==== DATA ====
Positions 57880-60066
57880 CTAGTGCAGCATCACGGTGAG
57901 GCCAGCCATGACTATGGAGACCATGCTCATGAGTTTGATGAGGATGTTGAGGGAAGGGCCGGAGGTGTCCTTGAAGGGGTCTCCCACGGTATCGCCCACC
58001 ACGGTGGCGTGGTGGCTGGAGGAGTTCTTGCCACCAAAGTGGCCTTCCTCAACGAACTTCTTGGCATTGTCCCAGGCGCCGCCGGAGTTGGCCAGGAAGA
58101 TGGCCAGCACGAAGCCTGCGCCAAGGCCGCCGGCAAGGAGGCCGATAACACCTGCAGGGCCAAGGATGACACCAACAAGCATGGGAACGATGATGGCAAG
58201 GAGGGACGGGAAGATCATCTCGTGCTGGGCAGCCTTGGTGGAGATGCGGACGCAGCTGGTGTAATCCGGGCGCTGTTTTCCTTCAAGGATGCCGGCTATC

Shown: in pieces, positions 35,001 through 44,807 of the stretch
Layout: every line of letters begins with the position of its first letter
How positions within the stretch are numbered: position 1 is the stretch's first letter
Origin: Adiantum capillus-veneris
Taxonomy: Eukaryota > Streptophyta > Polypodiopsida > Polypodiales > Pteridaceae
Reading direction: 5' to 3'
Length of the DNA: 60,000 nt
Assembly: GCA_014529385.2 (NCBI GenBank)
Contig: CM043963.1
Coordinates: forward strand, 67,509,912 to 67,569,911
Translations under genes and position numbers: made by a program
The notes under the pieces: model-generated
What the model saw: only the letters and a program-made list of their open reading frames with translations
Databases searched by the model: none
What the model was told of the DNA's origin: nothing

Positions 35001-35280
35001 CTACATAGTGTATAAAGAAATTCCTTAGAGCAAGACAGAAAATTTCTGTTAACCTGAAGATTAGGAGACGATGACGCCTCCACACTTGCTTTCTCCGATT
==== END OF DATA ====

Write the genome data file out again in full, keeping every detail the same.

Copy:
Positions 57880-60066
57880 CTAGTGCAGCATCACGGTGAG
57901 GCCAGCCATGACTATGGAGACCATGCTCATGAGTTTGATGAGGATGTTGAGGGAAGGGCCGGAGGTGTCCTTGAAGGGGTCTCCCACGGTATCGCCCACC
58001 ACGGTGGCGTGGTGGCTGGAGGAGTTCTTGCCACCAAAGTGGCCTTCCTCAACGAACTTCTTGGCATTGTCCCAGGCGCCGCCGGAGTTGGCCAGGAAGA
58101 TGGCCAGCACGAAGCCTGCGCCAAGGCCGCCGGCAAGGAGGCCGATAACACCTGCAGGGCCAAGGATGACACCAACAAGCATGGGAACGATGATGGCAAG
58201 GAGGGACGGGAAGATCATCTCGTGCTGGGCAGCCTTGGTGGAGATGCGGACGCAGCTGGTGTAATCCGGGCGCTGTTTTCCTTCAAGGATGCCGGCTATC

Shown: in pieces, positions 35,001 through 44,807 of the stretch
Layout: every line of letters begins with the position of its first letter
How positions within the stretch are numbered: position 1 is the stretch's first letter
Origin: Adiantum capillus-veneris
Taxonomy: Eukaryota > Streptophyta > Polypodiopsida > Polypodiales > Pteridaceae
Reading direction: 5' to 3'
Length of the DNA: 60,000 nt
Assembly: GCA_014529385.2 (NCBI GenBank)
Contig: CM043963.1
Coordinates: forward strand, 67,509,912 to 67,569,911
Translations under genes and position numbers: made by a program
The notes under the pieces: model-generated
What the model saw: only the letters and a program-made list of their open reading frames with translations
Databases searched by the model: none
What the model was told of the DNA's origin: nothing

Positions 35001-35280
35001 CTACATAGTGTATAAAGAAATTCCTTAGAGCAAGACAGAAAATTTCTGTTAACCTGAAGATTAGGAGACGATGACGCCTCCACACTTGCTTTCTCCGATT